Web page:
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  •  Yes, I agree. We could do articles on a different (10+ / 0-)

    environmental disaster every day, and not run out of topics.

    And, every one seems next to hopeless.

    One hope which sustains me is a metaphor I read long ago  in a paper on system theory,  scientific details which I need to read more about.

    One aspect of inspirational metaphor is the idea that some forms of complex organization which start to break down under stress from increasing increasing energy levels can suddenly reorganize at higher energy levels after a period of discontinuity and chaos. .

    I realize this last paragraph doesn't make sense. What I'm trying to say, is that while if we just look at the current trends our situation my seem hopeless.

    But, rather than give hope I'm willing to grasp at straws and vague and implausible metaphors to image that with "magical thinking and implausible hope" we might be able some kind of breakthrough rate of progress in the future that we do not see any evidence of yet.

    Maybe all of this bad news is not actually being completely ignored, but billions of other people are accumulating it, just like we are, so that at the right moment, when the right leader or moment comes along we may galvanize in an unexpected way. Like Martin Luther Kings speech galvanized people and broke through a situation that many people then, including himself may have thought was equally hopeless?

    "Seriously, Folks, WTH?" - ("What the Heck? "h/t Joan McCarter, Seriously, Florida. WTF?)

    by HoundDog on Thu Apr 10, 2014 at 08:17:55 PM PDT

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    •  it's easy to get discouraged. but (0+ / 0-)

      as someone who was involved in the environmental movement since the 70's (I worked for Greenpeace and Sierra Club, worked with Earth First! on California old-growth forests, was part of the anti-nuke movement, helped form the Lehigh Valley PA Coalition for a Safe Environment, worked with PIRG to prevent oil drilling in Florida's offshore, and did wildlife rescue and rehab for several years), I can also see how far we've come in that time.

      Back then, release of toxins into the environment (whether deliberately or not) was entirely unregulated, species were being wiped out without any effort at conservation or protection, and people did not even stop to think about the effects we were having on our surroundings, our fellow organisms, and ourselves.

      Today, that has all changed. Regulations are in many cases inadequate, but at least we have them, and are no longer dumping toxins without care. Habitat areas are being set aside and protected, while endangered species are being bred for release into these protected areas. None of that existed 50 years ago. And it's working--populations of endangered animals ranging from alligators to gray whales have rebounded and are now increasing.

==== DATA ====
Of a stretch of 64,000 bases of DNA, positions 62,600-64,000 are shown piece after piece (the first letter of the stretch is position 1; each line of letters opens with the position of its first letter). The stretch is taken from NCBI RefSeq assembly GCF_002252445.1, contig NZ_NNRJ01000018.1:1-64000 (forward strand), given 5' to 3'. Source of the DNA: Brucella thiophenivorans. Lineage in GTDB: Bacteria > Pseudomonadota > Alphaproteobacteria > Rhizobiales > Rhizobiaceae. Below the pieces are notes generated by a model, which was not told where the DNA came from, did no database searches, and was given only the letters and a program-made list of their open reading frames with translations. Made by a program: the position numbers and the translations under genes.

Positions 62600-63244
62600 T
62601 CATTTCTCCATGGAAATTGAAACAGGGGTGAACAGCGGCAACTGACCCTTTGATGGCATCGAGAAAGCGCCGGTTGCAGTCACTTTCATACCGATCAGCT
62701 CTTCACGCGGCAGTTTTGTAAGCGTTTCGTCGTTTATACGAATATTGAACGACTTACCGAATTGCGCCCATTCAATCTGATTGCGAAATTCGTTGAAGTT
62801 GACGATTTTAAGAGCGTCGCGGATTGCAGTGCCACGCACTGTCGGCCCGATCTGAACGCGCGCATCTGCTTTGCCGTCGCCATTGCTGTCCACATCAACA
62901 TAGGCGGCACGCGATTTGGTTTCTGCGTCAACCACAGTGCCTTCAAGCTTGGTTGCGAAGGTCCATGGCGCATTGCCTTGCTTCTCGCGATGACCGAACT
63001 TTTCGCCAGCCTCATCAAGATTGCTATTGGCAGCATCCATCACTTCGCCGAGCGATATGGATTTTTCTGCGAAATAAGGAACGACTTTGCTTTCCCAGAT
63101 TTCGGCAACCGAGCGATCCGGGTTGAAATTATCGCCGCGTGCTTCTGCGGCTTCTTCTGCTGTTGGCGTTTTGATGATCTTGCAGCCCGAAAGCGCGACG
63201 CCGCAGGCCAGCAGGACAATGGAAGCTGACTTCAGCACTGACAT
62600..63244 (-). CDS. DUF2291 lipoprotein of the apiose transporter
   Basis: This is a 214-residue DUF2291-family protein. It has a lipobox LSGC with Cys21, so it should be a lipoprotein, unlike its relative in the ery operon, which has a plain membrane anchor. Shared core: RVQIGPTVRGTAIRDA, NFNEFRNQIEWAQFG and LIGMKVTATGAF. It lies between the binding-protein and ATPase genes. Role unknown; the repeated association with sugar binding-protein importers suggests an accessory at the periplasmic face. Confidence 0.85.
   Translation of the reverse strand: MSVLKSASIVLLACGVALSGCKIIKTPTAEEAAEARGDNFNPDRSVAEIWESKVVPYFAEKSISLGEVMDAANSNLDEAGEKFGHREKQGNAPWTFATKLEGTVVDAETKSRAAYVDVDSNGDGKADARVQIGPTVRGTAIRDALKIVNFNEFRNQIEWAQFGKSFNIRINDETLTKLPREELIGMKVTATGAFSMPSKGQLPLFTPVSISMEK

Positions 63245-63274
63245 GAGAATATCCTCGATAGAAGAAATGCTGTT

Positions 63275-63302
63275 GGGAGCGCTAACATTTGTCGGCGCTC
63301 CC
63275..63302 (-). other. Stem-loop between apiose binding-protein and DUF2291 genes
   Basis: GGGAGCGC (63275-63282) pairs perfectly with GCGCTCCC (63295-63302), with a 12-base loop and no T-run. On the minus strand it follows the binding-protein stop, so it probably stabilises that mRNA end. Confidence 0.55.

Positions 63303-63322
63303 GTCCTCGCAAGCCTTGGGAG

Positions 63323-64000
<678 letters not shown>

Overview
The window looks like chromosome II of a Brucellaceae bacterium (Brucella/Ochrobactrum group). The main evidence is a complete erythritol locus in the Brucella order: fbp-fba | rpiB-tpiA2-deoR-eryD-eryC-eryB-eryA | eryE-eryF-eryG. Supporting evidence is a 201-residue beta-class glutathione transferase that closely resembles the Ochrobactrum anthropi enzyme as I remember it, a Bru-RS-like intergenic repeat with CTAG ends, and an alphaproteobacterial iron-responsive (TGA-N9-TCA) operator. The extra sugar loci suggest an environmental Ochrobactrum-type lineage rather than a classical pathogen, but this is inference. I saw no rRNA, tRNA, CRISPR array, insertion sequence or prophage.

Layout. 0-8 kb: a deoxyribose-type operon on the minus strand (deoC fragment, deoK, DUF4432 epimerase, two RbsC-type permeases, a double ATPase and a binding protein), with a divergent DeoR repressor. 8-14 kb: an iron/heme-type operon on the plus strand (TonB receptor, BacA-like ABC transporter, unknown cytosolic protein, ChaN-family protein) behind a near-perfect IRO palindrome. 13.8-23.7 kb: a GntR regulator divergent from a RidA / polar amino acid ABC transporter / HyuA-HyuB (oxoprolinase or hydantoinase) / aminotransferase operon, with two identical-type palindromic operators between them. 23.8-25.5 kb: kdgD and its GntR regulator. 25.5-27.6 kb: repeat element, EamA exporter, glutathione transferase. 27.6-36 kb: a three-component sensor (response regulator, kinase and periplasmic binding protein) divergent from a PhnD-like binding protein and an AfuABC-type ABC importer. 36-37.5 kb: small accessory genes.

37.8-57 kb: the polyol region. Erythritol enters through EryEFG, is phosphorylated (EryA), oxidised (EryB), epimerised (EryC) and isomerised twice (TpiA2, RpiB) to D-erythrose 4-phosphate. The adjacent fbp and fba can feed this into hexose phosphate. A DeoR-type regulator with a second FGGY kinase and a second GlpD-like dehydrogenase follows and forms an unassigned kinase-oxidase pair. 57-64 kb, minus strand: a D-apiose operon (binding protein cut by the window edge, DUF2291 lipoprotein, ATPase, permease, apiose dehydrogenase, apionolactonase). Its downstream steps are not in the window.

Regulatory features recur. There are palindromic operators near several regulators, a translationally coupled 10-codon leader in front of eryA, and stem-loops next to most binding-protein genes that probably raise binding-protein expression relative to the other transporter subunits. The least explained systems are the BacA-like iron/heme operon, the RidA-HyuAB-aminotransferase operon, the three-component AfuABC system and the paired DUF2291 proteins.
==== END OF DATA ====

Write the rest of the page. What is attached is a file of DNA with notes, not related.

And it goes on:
Yes, we still have major problems to deal with and very much work remains to be done (and some countries are doing MUCH better jobs of dealing with them than we are). But things are a LOT better overall now than they were in the 50's and 60's.

      So keep your chin up.  ;)

      In the end, reality always wins.

      by Lenny Flank on Fri Apr 11, 2014 at 05:35:44 AM PDT

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      •  Thank you for this optimistic note Lenny. I agree (0+ / 0-)

        with what you say here. And, we are seeing improvements not just in the United States but around the world in places one might not expect.

        I had the good fortune to play a small role in a project that led one rapidly emerging South East Asian nation add a Minister without Portfolio for the Environment, which symbolically was "sort of " like establishing an EPA there and could be thought of a precursor to it at least.

        One heck of a surprise I learned there was some of the strongest and most effective advocates for tighter environmental regulation there were the CEOs or European electronic firms who were tired of having to compete ad a disadvantage against smaller less well known local emerging firms which had less strict environmental corporate policies.

        We project was funded and started by a group of independent academics without government funding so as to appear and be independent and credible. We went over budget and had a funding crisis.

        The CEO of Phillips Electronics offered to put up all of the needed remaining funds which generated tremendous suspicious among the local scholars that they wished to co-opt the results.

        He explained not at all, no strings attached. He explained that there was no one in that country that wanted a properly regulated hazardous waste facility there as his employees were all Dutch PhDs and would not improperly dump toxic chemicals into the environment like the local competition was doing. So he was stuck keeping it on site at great expense and hazard to his employees.

        "Seriously, Folks, WTH?" - ("What the Heck? "h/t Joan McCarter, Seriously, Florida. WTF?)

        by HoundDog on Sat Apr 12, 2014 at 06:57:59 PM PDT

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